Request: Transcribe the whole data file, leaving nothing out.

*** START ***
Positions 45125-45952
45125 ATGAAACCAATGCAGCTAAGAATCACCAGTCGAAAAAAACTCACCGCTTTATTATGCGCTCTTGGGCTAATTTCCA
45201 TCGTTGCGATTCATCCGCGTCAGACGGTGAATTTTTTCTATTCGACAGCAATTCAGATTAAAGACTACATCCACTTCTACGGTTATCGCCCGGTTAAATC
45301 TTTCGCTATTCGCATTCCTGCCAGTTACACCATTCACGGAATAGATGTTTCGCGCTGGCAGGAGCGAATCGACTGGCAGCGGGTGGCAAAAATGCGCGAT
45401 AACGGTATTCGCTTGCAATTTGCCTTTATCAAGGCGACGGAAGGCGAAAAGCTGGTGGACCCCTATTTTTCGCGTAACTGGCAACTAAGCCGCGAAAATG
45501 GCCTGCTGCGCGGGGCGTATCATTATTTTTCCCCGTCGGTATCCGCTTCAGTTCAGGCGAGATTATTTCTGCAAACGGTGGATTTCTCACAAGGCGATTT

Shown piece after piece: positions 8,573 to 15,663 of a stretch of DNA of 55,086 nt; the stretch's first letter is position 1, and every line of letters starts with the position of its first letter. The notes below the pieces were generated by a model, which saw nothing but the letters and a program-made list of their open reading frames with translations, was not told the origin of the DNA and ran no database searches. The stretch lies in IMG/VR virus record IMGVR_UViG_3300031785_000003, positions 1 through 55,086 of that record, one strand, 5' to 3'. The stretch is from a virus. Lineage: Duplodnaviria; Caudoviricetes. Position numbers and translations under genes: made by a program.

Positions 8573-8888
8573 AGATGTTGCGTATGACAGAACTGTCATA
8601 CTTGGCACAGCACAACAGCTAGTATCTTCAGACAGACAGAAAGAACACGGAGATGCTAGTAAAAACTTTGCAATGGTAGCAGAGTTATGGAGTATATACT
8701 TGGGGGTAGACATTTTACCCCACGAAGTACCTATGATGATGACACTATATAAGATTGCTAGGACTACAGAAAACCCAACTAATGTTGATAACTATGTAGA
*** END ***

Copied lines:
Positions 45125-45952
45125 ATGAAACCAATGCAGCTAAGAATCACCAGTCGAAAAAAACTCACCGCTTTATTATGCGCTCTTGGGCTAATTTCCA
45201 TCGTTGCGATTCATCCGCGTCAGACGGTGAATTTTTTCTATTCGACAGCAATTCAGATTAAAGACTACATCCACTTCTACGGTTATCGCCCGGTTAAATC
45301 TTTCGCTATTCGCATTCCTGCCAGTTACACCATTCACGGAATAGATGTTTCGCGCTGGCAGGAGCGAATCGACTGGCAGCGGGTGGCAAAAATGCGCGAT
45401 AACGGTATTCGCTTGCAATTTGCCTTTATCAAGGCGACGGAAGGCGAAAAGCTGGTGGACCCCTATTTTTCGCGTAACTGGCAACTAAGCCGCGAAAATG
45501 GCCTGCTGCGCGGGGCGTATCATTATTTTTCCCCGTCGGTATCCGCTTCAGTTCAGGCGAGATTATTTCTGCAAACGGTGGATTTCTCACAAGGCGATTT

Shown piece after piece: positions 8,573 to 15,663 of a stretch of DNA of 55,086 nt; the stretch's first letter is position 1, and every line of letters starts with the position of its first letter. The notes below the pieces were generated by a model, which saw nothing but the letters and a program-made list of their open reading frames with translations, was not told the origin of the DNA and ran no database searches. The stretch lies in IMG/VR virus record IMGVR_UViG_3300031785_000003, positions 1 through 55,086 of that record, one strand, 5' to 3'. The stretch is from a virus. Lineage: Duplodnaviria; Caudoviricetes. Position numbers and translations under genes: made by a program.

Positions 8573-8888
8573 AGATGTTGCGTATGACAGAACTGTCATA
8601 CTTGGCACAGCACAACAGCTAGTATCTTCAGACAGACAGAAAGAACACGGAGATGCTAGTAAAAACTTTGCAATGGTAGCAGAGTTATGGAGTATATACT
8701 TGGGGGTAGACATTTTACCCCACGAAGTACCTATGATGATGACACTATATAAGATTGCTAGGACTACAGAAAACCCAACTAATGTTGATAACTATGTAGA